Who invented Bitcoins & what is a blockchain?

The crypto game has long been part of the startup and trading bubble. In doing so, all actors throw around the wildest terms. And if you don’t want to be an absolute idiot, you can simply adopt these terms without any idea what blockchain and Co. mean at all.

So that you do not have to come out as a crypto layman at conferences and business meetings in the future, we explain the most important facts. For this, we asked Cryptex the most important questions about the crypto world. Here are the answers:

Bitcoin was first introduced by Satoshi Nakamoto in 2008 on a mailing list for cryptography specialists. However, Satoshi Nakamoto is only a pseudonym, because the true identity is still unknown today.

So it does not necessarily have to be one person, but it could also be a group of several people. Over time, there has been much speculation about who Satoshi Nakamoto might be. There were claims by computer scientist Craig Wright that he was Satoshi Nakamoto. The identity has not yet been proven. Satoshi Nakamoto sent his last email in April 2011 in which he says that he is now devdicating himself to other projects.

The idea of Bitcoin was first presented in October 2008 in a so-called white paper entitled “Bitcoin: A Peer-to-Peer Electronic Cash System”. The white paper specifies how Bitcoin works in an abstract way. In January 2009, Satoshi Nakamoto released the first reference implementation of Bitcoin as open source software.

One can think of the blockchain as a huge, public and distributed cash book, which is able to store financial transactions. If someone wants to send Bitcoin from one person to another, then a transaction, a new entry in this cash book, is generated and, to put it simply, published in the blockchain. Such transactions are not stored individually, but grouped into blocks.

Now it is important to understand that not everyone can simply add blocks of transactions to the blockchain, because only the so-called “miners” are allowed to do that. “Miners” are special participants of the network who group transactions into blocks and if they manage to solve a mathematical puzzle, the so-called Proof of Work (PoW for short), they are allowed to add this block to the blockchain.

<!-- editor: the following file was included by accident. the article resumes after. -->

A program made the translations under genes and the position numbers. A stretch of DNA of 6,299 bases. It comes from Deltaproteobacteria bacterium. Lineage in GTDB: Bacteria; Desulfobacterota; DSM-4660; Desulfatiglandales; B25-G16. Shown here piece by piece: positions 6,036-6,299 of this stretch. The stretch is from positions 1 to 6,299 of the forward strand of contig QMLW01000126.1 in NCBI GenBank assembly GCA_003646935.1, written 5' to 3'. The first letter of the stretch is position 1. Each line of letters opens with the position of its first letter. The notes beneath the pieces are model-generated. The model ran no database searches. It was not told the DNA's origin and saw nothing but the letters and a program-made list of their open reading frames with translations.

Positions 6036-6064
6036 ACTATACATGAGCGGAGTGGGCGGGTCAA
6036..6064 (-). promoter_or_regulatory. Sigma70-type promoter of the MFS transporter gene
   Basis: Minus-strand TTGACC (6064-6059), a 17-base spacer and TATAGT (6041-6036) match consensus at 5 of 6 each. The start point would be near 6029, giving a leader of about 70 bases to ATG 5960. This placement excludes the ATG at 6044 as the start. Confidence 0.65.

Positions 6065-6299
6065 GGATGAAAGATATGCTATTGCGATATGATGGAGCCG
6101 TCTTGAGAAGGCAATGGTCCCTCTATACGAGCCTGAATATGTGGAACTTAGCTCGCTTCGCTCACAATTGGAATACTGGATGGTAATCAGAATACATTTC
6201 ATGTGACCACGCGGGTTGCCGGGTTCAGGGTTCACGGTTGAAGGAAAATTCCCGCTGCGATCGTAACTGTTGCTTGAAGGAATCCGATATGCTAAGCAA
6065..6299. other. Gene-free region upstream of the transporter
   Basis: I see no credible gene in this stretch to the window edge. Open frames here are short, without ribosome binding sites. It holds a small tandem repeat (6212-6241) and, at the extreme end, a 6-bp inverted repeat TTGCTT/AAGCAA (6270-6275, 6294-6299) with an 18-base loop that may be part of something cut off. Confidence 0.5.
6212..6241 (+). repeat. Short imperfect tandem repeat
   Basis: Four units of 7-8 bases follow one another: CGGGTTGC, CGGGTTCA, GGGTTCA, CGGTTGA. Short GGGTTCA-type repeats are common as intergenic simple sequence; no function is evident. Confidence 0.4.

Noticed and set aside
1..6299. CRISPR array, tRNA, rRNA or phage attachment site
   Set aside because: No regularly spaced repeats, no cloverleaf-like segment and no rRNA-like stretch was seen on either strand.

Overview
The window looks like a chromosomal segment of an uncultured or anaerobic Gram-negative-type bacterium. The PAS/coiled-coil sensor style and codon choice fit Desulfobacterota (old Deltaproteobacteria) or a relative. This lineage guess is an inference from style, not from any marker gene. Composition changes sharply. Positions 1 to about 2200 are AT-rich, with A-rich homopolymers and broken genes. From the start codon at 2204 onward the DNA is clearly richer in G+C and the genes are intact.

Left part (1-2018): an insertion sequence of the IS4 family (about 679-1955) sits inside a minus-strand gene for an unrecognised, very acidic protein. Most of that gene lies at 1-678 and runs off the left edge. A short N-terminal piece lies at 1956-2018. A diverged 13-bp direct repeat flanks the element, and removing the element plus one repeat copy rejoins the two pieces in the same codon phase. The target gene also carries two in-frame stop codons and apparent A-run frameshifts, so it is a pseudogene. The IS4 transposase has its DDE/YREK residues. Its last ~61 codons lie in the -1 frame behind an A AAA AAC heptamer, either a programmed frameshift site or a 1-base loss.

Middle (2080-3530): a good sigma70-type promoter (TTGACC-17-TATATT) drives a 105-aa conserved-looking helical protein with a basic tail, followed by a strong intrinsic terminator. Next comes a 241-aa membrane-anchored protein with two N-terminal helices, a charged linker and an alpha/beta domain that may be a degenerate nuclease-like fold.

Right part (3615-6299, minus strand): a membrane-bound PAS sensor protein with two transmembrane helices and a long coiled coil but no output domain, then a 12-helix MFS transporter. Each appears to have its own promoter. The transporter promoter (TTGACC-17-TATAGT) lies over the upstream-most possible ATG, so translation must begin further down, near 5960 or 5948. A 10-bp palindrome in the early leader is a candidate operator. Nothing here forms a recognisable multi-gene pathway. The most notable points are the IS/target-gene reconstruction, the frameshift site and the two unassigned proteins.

The main function of Bitcoin was initially to map financial transactions between two participants without a central server. In this way, uncensable and pseudo-anonymous transactions can be realized. Over time, more cryptocurrencies have established themselves that have even more features:

Ethereum, for example, can store and execute program codes (so-called smart contracts) in the blockchain in addition to transactions. This capability turns the Ethereum blockchain into a giant computer.

The ZCash blockchain, for example, focuses on anonymous transactions in order to maximize data protection for its users.

There are several other crypto currencies and not all of them are revolutionary, for example, the Dogecoin is in principle a fork of Litecoin, which in turn is very much based on the Bitcoin. However, further research is constantly being carried out and new areas of application are being developed.

Are you interested in the advantages of Bitcoin over standard currencies and how the value of Bitcoins is formed at all? You can read this next week in the second part of our “Crypto for Dummies” series.

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